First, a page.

Redline Trading Solutions has announced support for outright deliverable foreign exchange (FX) forwards traded on Cboe FX Markets and non-deliverable FX forwards (NDFs) executed on Cboe SEF.
This means that firms that are FX clients of Cboe using Redline’s InRush Market Data Ticker Plant and Order Execution Gateway can now receive market data and execute FX forwards on Cboe FX and NDFs on Cboe SEF via a single server.
“We are seeing significant interest in NDFs on Cboe SEF from our customers, and we are excited to be among the first providers to integrate with Cboe’s new venue,” said Mark Skalabrin, CEO of Redline.
If there’s one thing that has become abundantly clear over the past few years, it is that many OTC platforms have decided that they need to scale their businesses up and out in order to be successful in today’s FX market.
This was made abundantly clear in a press call today when Terry Duffy and Michael Spencer, respectively the CEOs of CME Group and NEX Group, talked about the logic behind their $5.4 billion tie-up.
“Effectively, what we’re building is a bigger supermarket,” said Spencer. “Why do people shop in supermarkets? Because it’s convenient to buy everything in one place.”
Cboe has formed a Markets division to unify product, sales, business development and account coverage personnel across the company's US equities and options, ETP listings, global derivatives and FX businesses.
The new division will be supported by multi-asset resource teams and headed by Andy Lowenthal and Bryan Harkins, who have been appointed executive vice presidents and co-heads. Lowenthal has been leading Cboe's global derivatives group, while Harkins led Cboe's US equities business, comprising four distinct stock exchanges, as well as the firm's global FX business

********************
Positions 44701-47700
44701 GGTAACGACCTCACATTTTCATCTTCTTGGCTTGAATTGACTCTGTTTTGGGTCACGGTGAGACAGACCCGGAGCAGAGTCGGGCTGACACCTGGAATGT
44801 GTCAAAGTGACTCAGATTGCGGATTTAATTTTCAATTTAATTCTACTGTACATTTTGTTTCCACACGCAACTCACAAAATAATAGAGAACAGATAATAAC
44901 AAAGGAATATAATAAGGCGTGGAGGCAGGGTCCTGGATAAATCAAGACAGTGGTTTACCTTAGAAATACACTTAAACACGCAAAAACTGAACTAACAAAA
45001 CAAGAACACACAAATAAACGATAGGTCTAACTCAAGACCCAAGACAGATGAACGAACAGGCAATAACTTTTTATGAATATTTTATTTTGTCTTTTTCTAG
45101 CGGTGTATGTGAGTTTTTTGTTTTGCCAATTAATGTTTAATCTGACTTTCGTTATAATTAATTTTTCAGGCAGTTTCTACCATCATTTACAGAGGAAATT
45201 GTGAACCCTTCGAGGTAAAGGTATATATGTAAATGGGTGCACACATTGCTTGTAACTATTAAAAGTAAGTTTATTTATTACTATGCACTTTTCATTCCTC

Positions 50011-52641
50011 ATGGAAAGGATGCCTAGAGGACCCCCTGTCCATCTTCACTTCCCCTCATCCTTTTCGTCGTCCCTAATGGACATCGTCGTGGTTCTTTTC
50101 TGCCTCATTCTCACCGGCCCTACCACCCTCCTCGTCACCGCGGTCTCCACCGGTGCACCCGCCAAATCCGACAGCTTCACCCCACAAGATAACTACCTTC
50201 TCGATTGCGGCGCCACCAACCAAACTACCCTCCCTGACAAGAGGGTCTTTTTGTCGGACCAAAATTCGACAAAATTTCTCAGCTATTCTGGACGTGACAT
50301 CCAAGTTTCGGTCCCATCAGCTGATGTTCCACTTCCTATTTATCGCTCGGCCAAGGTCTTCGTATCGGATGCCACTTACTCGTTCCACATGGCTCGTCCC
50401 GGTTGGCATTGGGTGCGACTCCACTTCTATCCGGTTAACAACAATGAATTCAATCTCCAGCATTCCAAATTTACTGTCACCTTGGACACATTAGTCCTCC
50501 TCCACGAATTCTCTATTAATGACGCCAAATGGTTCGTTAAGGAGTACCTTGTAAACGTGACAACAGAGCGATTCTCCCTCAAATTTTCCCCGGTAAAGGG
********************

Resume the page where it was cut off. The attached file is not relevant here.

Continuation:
Thus far, despite the hype and excitement around cryptocurrencies, most CTAs haven’t exactly been in a rush to start trading these assets. However, as Galen Stops reports, this might be about to change.
As Cboe and CME both prepared to launch bitcoin futures contracts in December 2017, the price of a single bitcoin roared upwards to peak at over $19,000.
For retail investors, the attraction of this particular cryptocurrency was that the price had been going up all year, having traded at around $985 per bitcoin in January of last year. For professional traders, the attraction of bitcoin was that it was an asset that was actually moving, it was uncorrelated to other assets and therefore offered diversification benefits and, on top of all this, was almost exclusively being traded by retail punters.